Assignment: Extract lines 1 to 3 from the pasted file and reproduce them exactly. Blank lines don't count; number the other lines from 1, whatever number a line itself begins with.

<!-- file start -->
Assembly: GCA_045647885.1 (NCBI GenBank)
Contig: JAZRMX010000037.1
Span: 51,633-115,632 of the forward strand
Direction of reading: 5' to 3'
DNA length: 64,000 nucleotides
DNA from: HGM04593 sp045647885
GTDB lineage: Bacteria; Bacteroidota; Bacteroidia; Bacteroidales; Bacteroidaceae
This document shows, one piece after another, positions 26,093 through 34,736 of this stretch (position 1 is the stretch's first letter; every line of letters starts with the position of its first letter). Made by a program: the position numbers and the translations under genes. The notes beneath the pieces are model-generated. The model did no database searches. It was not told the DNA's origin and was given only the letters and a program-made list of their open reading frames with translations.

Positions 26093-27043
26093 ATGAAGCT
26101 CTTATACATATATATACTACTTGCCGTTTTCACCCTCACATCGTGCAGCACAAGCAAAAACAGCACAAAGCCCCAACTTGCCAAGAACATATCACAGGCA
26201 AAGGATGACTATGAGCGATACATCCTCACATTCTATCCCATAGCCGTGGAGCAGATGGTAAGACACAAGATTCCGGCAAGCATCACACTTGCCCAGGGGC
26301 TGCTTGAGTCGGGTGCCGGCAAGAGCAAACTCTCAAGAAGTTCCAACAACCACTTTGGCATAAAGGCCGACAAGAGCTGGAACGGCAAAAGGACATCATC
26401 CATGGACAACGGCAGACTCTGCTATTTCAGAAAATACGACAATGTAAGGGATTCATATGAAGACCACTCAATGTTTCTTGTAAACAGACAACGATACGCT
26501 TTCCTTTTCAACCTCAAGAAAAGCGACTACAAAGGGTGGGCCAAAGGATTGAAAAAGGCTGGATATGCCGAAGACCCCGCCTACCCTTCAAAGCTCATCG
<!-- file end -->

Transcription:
Assembly: GCA_045647885.1 (NCBI GenBank)
Contig: JAZRMX010000037.1
Span: 51,633-115,632 of the forward strand